The Hold Steady - Boys And Girls In America
Charlie Southwell 23/01/2007
The Hold Steady have a difficulty getting themselves out of being pigeon holed and labels that place them close to the sound of Bruce Springsteen and Thin Lizzy (without any inspirational guitar work). Although I'm pretty sure, Phil Lynott would turn in his grave to be compared to singer, Craig Finn. The bands songs, although lyrically well written the vocal lines monotonously fall with a thud, far short of the genius that Finn has potential to be.
Clearly a band that enjoys its time spent in bars and the obvious anecdotal stories. But there is no need for another “concept” album, where the concept is beer, drugs and bitches. It's the rock and roll cliché wrapped in dull lead lining, restraining itself from ever becoming great. The album works well from the outset, with its three strongest songs first followed with weaker ballads, and similar sounding but less powerful songs.
Opening track, “Stuck Between Stations” could roar into life, as a classic up-tempo rock song, that could be played on rock stations for years. However the pseudo singing, is more like conversational lyricisms and destroys any sense of becoming a tune that whole households will remember for years. Great piano backing, intertwined with adequate guitar licks make it slightly more palatable. But this is the problem I have with this album, the opening 20 seconds of each rocky song have you reaching for your dusty air guitar, and then by the time the lyrics have spurted out, you wish you'd not wasted your time getting out your chair and stayed where you were. I mean you can never remember where you left that air guitar anyway. This band is no AC/DC, yet I wish they were that bit more “stomp rock”.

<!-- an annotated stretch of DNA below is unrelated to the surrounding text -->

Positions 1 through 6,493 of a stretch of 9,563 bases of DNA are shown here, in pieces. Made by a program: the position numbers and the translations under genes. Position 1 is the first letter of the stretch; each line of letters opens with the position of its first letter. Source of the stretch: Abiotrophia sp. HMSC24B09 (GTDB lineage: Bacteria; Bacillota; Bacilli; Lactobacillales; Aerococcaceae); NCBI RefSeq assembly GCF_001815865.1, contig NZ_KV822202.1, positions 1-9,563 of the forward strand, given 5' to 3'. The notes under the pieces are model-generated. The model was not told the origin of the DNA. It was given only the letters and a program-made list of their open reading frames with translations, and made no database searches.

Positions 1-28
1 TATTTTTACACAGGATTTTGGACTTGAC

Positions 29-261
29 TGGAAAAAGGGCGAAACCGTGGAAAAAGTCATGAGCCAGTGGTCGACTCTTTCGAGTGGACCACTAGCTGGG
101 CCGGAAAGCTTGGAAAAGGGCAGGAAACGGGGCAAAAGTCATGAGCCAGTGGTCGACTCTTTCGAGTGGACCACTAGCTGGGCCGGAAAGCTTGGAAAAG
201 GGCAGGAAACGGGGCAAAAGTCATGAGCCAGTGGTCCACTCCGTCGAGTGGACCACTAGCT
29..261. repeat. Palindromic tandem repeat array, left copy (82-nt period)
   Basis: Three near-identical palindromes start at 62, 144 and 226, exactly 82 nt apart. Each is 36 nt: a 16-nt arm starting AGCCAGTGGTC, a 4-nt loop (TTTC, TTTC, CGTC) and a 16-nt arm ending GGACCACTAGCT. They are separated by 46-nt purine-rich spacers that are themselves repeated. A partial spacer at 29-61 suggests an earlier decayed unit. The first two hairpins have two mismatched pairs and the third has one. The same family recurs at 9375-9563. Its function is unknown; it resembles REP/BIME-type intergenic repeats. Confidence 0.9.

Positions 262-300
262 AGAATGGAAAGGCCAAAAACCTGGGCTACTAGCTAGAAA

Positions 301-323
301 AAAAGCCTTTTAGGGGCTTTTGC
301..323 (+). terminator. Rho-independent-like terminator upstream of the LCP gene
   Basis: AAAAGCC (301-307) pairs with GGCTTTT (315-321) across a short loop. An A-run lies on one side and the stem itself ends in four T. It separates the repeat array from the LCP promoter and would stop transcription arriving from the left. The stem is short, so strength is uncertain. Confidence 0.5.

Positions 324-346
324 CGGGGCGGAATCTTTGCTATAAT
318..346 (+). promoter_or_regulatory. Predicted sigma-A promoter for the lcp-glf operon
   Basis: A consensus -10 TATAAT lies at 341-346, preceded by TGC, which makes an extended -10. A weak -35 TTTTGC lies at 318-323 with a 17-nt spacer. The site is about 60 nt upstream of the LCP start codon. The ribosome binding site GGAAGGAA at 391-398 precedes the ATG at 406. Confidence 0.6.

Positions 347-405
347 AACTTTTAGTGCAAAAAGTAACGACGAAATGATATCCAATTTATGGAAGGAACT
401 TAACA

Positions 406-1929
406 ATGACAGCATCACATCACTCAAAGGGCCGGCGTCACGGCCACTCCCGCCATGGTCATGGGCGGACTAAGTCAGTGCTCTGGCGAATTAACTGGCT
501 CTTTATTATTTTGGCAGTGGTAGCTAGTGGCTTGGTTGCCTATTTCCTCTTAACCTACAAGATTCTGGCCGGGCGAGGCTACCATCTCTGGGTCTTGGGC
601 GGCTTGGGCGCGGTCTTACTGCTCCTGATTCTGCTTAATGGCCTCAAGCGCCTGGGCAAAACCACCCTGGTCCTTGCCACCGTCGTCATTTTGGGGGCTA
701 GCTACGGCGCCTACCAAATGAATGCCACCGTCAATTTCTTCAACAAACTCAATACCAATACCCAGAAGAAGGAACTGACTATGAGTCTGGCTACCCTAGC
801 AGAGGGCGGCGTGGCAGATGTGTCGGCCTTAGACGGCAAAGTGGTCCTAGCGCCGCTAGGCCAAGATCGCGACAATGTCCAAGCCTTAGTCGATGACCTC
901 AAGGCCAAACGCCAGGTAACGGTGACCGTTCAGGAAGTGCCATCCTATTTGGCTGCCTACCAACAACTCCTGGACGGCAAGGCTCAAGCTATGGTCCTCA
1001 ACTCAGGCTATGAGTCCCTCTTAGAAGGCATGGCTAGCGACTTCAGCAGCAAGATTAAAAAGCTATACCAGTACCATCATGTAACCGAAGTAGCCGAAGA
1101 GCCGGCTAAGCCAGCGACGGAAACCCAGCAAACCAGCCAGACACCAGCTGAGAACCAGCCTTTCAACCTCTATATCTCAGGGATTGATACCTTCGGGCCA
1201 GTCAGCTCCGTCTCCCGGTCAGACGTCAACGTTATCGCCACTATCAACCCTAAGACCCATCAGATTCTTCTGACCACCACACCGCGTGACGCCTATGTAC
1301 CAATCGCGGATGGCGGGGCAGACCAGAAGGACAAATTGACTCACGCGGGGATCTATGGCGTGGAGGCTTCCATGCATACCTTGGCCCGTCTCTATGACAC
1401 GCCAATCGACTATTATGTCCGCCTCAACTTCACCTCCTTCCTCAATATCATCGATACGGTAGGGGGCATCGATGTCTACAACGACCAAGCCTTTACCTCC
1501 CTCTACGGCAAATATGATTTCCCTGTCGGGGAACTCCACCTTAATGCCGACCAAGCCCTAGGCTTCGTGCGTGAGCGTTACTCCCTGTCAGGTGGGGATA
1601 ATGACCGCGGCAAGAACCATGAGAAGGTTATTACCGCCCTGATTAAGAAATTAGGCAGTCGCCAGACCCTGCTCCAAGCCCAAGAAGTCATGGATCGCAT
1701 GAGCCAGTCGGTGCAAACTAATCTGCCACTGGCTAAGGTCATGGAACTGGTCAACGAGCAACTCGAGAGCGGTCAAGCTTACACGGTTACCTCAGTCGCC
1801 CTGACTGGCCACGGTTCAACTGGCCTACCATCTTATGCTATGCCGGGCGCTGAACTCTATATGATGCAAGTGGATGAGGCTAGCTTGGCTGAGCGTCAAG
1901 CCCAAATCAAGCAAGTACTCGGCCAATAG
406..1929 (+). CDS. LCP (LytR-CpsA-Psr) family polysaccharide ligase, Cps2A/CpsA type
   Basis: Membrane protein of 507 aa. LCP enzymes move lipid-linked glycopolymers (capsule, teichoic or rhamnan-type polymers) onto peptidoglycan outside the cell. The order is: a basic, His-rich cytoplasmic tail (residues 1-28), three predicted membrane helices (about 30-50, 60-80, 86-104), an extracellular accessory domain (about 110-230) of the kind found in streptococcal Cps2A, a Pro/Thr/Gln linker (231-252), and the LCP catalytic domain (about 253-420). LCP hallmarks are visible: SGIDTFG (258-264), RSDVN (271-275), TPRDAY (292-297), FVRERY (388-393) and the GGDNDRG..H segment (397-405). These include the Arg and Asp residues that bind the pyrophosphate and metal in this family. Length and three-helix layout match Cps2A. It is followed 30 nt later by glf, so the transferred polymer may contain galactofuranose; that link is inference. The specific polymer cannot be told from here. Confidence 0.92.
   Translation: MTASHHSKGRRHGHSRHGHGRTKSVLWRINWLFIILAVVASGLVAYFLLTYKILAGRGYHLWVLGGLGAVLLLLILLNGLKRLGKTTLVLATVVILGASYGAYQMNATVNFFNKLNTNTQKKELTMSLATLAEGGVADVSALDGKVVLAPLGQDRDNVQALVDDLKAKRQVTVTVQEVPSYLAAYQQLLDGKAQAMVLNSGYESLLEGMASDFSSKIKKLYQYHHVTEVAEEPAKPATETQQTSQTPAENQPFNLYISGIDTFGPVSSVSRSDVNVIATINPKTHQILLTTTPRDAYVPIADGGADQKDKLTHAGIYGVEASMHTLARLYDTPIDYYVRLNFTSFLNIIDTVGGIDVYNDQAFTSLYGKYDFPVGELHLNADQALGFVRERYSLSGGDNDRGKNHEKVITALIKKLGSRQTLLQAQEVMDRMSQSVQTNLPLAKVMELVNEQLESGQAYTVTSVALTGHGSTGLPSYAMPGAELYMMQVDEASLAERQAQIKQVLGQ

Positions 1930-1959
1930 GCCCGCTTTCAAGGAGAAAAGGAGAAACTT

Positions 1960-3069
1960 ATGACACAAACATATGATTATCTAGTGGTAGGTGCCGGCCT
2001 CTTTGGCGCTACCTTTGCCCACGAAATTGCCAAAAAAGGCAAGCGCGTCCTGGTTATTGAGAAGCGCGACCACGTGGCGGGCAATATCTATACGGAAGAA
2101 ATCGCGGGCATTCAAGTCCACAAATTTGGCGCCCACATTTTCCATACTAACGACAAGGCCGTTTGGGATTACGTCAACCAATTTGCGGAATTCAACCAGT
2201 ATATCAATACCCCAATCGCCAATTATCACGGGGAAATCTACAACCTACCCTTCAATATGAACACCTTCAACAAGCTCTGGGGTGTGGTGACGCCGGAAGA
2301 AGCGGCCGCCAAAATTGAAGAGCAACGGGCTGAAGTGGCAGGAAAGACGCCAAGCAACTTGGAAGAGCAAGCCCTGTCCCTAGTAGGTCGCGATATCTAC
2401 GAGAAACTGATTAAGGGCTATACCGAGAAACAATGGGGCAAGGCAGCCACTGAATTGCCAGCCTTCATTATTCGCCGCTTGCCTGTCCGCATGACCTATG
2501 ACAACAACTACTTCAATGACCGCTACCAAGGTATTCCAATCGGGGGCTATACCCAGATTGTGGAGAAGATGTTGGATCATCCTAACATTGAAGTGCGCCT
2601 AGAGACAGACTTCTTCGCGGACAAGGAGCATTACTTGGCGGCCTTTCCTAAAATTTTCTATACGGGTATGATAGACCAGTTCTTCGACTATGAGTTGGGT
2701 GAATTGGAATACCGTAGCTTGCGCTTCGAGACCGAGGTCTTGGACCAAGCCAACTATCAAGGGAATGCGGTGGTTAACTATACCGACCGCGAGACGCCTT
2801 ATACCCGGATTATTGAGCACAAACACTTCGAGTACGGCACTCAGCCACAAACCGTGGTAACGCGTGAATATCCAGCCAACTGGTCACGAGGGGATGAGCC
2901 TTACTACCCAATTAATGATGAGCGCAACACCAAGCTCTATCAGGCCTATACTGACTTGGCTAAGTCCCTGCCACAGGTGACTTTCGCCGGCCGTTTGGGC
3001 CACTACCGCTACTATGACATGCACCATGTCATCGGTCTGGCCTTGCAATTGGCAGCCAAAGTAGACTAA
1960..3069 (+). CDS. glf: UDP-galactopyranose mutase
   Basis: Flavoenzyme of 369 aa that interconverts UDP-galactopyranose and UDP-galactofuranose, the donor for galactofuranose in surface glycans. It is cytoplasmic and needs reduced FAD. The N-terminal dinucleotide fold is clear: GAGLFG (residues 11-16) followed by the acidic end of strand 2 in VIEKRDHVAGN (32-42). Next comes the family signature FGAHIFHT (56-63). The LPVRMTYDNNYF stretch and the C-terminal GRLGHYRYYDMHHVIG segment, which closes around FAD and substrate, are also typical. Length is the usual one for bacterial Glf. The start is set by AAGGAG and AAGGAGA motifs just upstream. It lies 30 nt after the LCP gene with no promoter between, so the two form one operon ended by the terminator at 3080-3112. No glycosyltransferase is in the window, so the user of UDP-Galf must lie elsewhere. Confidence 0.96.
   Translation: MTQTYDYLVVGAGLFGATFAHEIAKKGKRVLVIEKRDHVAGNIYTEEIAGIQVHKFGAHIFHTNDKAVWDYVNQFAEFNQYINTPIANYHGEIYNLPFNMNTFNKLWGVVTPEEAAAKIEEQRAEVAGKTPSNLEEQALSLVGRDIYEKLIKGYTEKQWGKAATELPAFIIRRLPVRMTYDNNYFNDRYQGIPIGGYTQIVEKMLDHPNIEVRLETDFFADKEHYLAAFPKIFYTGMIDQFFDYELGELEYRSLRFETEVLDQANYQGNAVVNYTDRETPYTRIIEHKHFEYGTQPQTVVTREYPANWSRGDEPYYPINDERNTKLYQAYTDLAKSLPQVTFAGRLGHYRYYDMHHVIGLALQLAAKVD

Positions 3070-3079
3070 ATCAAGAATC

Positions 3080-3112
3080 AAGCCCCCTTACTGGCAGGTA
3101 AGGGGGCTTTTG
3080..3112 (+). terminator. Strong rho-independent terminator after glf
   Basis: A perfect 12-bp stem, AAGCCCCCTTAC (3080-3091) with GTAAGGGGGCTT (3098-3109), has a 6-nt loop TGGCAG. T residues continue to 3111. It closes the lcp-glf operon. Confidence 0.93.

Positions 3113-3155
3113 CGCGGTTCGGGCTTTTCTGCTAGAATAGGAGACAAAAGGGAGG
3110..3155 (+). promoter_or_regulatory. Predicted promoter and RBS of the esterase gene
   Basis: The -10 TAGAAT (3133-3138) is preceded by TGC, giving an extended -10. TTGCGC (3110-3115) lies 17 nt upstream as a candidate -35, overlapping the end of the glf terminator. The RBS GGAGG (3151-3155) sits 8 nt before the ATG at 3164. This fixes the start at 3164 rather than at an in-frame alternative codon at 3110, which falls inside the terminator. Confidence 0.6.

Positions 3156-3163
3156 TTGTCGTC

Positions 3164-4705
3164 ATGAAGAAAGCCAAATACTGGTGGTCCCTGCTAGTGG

“Chips Ahoy!” with the exclamation mark, has the most catchy, “pop” section of the album, with a fantastic phonetic vocal melody something like this: wo-ah-oh-ee-ah-oh-ee-oh. But other than that it's still not hugely inspiring.
More positively “Hot Soft Light” is a personal highlight of the album. A walk towards the rockier underpass on the album, that is strongly reminiscent of an early Thin Lizzy. A slightly different song, on what is an otherwise quite hormonal album. It feels very much in the vein of a teenage band having written about the general college parties they experienced, with a clued up lyricist.
The whole rest of the album drably, carries on in a rather similar way but at a lower tempo and less exciting, this band are best to be enjoyed at their faster more rocky experience. The only song after the opening three that makes any impression on me, is “Massive Nights” with its nice opening bass riff, I almost had to head to e-bay to check out the prices of air basses. But I thought better of it, as I turned on my computer he started to sing. And the chorus hit in, with another whoah-oh-oooohhh and it seems to me that it's really not that different at all from the opening three tracks. Which seems to make a parody of themselves, halfway through the same album. But I'm not sure they understand irony, which would make this album kind of pointless. What more can we expect of Americans these day?
I close this review looking back hopefully at the start of the album. This chorus from the opening song pretty much sums up this album for me. I could have stopped at about 2 minutes, and saved myself a fair bit of time, and disappointment.
“She said “You're pretty good with words
But words won't save your life.”
And they didn't.
So he died.”